As you say, this Vitamin N solution completely simplifies the journey to environmental care and action. It is spin. It sounds logical and lovely to help more children experience the National Parks, but it is totally misguided to think that this is automatically helpful to ‘nature’ in the long term; it could in fact be counterproductive.

    We need to keep calling Defra out on this and keep making the case for a far more nuanced approach to environmental/nature/outdoor learning that is in the curriculum as you have. Also, as you hint at, we HAVE learned a lot since the 1970s – we need to get the evidence across so that something that might actually work has a chance of emerging.

    PS I re read chunks of Aldo Leopold while I was in Madison – he was in a very different time and place, but he was outdoor learning and loving nature on his doorstep. It’s not impossible to do that even in the most urban settings, especially with access to green and blue spaces that are managed to protect and enhance biodiversity. Environmental Education in these settings is being horrendously squeezed right now; Defra could be doing a lot more to support it.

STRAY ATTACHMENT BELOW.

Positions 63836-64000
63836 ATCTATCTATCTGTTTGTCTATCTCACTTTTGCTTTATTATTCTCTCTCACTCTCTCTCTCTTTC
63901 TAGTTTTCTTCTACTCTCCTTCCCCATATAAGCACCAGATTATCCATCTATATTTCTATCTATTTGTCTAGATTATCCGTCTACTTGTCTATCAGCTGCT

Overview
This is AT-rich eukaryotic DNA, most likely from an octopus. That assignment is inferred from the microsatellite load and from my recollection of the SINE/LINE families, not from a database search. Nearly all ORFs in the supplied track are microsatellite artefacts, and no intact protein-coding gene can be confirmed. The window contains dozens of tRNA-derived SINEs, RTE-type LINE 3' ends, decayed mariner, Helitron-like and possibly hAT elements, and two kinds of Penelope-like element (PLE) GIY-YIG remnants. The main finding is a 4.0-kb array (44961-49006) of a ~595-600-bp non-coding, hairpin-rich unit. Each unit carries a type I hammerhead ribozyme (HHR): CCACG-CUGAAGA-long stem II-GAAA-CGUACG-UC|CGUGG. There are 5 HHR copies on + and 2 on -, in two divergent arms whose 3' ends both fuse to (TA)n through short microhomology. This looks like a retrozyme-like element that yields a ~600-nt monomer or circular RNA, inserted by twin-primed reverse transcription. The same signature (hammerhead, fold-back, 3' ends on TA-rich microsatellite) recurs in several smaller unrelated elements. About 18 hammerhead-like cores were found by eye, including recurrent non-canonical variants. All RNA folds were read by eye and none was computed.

2. Back in 2001 I helped to produce a 60-page handbook on ‘Outdoor Education’, part funded by the European Union via a Socrates project, in conjunction with educational institutions from 5 EU countries: Czech Republic, Austria, Germany, Sweden and the UK (Scotland represented by Dr Peter Higgins and Dr Robbie Nicol at Uni. of Edinburgh Outdoor Education centre, and myself representing NAEE for England). Attempting to define ‘Outdoor Education’ we did a Venn diagram with a circle each for Outdoor Activities, Environmental Education and Personal & Social Development, and where the circles crossed in the middle we called that area ‘Outdoor Education’. Looking back, it might have been more helpful if the Outdoor Activities circle had been titled Outdoor Physical Activities, as this was meant to include adventure pursuits such as sailing, rock climbing, etc.